Granting the rural citizens access this increasingly important commodity certainly helped curtail the education gap between urban and rural Macedonians. Moreover, it also provided the country’s ethnic minorities, the Romani (2.66% of the population) and Albanians (25.2% of the population), access to the same quality education. For a long time there was quite a disparity between the lifestyles of ethnic Macedonians and the aforementioned ethnic minorities. These minority groups primarily live in the countryside, alongside Macedonians of a low-income background. Due to generations of segregation, the Romani and Albanians had experienced a lower quality of life. In their efforts to aid the Romani population, USAID, in cooperation with the Macedonian government, enacted the Roma Education Project, with its goal being:
To close the gap in welfare and living conditions between the Roma and the non-Roma.
To this end, USAID in 2004 provided 269 Romani students in secondary schools and 31 Romani students at university with scholarships intended to encourage higher levels of Romani enrollment in institutions of higher education. The project also established Roma Educational Centers for out-of-school aid in Skopje, Kumanovo, and Prilep. As for the Albanian population, Zoran Popovski, Secretary of State for Education and Science, said of the Macedonia Connects initiative in a 2005 interview with the BBC that:
It should serve as a very useful tool for interactive communication between multi-ethnic schools.
Internet connectivity in Macedonia, thus, not only serves to connect wealthy urban students with educational opportunities that match those available in many Western industrialized nations. It also enables the citizens of Macedonia to break down barriers constructed due to generations of wealth disparities and ethnically segregated schools and villages.
Now, on to the technical side of the matter. You may be wondering, “just how exactly did they manage to go from 4% to 95% of the population having Internet access?” Well, close that tab and look no further. Joe Duncan, who serves as the G.B.I. Program Lead for USAID, provides the following explanation:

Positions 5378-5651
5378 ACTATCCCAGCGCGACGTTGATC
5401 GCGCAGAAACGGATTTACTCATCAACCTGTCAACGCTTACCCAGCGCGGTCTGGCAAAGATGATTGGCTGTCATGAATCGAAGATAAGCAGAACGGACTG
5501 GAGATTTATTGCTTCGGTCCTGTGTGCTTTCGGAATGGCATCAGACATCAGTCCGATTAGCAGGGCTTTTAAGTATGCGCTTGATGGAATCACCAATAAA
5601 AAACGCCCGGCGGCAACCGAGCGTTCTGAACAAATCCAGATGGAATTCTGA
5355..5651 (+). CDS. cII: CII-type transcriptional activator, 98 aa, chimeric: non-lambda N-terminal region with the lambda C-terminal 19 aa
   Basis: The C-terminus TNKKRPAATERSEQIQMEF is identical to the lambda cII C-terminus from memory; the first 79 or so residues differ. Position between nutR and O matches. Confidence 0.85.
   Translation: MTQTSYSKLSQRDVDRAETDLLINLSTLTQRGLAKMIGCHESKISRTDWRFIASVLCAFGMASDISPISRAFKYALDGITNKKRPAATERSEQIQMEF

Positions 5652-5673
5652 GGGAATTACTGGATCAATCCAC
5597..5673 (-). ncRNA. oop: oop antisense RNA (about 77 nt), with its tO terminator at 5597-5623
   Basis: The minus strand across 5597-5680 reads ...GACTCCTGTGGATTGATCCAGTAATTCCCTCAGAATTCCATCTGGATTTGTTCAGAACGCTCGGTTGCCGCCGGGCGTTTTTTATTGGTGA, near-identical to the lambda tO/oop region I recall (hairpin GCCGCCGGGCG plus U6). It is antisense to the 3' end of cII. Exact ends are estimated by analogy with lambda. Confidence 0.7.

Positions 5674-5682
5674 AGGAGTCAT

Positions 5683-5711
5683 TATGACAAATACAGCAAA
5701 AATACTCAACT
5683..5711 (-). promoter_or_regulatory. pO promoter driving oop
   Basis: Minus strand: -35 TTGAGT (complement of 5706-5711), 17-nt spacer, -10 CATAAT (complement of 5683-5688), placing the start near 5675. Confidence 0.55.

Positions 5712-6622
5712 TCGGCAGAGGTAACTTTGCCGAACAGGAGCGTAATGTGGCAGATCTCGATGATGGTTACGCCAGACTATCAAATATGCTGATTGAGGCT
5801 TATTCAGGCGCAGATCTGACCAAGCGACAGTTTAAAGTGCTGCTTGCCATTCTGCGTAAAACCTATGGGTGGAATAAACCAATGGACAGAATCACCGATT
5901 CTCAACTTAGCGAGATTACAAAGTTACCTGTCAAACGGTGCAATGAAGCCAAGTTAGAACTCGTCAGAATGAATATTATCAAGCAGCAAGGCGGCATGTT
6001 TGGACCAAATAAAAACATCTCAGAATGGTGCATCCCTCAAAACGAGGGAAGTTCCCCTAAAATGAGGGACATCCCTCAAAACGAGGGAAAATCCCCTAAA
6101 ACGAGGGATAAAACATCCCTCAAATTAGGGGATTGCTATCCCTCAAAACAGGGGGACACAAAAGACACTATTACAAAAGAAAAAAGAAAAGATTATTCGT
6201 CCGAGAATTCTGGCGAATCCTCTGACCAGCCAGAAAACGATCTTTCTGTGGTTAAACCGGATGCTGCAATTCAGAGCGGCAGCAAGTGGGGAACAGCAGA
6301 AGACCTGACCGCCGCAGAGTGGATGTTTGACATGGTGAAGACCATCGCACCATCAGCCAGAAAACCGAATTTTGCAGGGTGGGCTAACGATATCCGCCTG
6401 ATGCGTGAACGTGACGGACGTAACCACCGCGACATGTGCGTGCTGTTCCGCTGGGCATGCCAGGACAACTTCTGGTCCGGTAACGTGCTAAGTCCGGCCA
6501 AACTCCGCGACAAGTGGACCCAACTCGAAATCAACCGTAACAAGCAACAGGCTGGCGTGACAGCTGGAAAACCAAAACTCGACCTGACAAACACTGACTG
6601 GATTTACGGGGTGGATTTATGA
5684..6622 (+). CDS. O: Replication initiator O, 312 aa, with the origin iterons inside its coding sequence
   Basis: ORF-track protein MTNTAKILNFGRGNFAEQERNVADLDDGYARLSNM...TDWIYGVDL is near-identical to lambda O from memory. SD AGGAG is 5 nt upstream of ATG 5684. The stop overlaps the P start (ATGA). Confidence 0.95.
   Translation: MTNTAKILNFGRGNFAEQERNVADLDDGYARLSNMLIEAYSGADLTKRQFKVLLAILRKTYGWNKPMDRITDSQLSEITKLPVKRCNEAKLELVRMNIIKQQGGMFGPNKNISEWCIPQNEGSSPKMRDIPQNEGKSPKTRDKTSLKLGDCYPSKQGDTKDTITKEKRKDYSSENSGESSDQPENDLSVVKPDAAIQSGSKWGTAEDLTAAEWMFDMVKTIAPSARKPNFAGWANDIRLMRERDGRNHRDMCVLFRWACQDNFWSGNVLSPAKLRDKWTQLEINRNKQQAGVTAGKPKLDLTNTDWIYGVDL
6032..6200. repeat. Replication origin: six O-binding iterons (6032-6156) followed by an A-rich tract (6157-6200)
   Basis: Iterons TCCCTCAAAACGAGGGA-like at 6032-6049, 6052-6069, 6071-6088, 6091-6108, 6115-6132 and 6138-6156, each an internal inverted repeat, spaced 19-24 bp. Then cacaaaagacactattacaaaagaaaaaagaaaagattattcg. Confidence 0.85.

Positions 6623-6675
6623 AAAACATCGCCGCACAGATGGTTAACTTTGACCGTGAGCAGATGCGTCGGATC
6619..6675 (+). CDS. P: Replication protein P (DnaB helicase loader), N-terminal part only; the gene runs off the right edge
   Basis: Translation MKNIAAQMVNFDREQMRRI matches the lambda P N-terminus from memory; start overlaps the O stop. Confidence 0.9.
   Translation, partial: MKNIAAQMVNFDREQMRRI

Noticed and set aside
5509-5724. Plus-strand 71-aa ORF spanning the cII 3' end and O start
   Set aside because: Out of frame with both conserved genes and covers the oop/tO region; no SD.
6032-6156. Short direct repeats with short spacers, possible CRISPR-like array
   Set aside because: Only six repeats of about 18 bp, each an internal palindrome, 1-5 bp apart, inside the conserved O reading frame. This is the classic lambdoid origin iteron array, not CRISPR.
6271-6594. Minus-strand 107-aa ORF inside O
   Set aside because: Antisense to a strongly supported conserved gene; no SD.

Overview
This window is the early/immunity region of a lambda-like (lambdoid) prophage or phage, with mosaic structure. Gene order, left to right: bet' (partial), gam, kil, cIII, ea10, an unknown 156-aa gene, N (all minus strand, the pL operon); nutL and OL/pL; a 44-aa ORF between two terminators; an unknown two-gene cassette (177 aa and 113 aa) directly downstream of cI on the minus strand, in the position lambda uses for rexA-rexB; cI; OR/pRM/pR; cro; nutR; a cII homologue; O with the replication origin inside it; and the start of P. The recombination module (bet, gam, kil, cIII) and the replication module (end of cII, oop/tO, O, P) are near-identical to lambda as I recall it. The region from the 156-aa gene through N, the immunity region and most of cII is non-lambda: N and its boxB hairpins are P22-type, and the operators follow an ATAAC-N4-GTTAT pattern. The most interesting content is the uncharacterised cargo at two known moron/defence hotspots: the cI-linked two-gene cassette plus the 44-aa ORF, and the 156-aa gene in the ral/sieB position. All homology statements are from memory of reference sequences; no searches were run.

This connectivity was undertaken through a competitive process where a local Internet Service Provider (ISP) was able to build this nation wide network in just 4 years. Motorola provided the wireless technology solution set, Canopy, a pre-WiMAX solution.
Put into layman’s terms, local ISP’s, such as On.net, create Wi-fi clouds through Strix Systems radio-mesh technology. These “clouds” encompass whole towns and villages and are accessible to anyone with a wireless-enabled laptop upon purchasing a card with wireless credits. Glenn Strachan, Macedonia Connects director, explains that “people will be able to view the various wireless solutions within any given spot in Skopje or Bitola and connect to the Internet just as you might in New York City.”
The transition from only a minority of Macedonians having Internet access at the beginning of the century, to nearly all citizens having affordable access in just under a decade placed Macedonia as 92nd in the world in regards to number of Internet hosts, and 79th in the world in regards to fixed Internet broadband subscriptions.
*pictured above: image of Ivankovci, near Veles, Macedonia.
Notice: The views and opinions expressed in this article do not necessarily reflect those of myself, UMD, and generation M.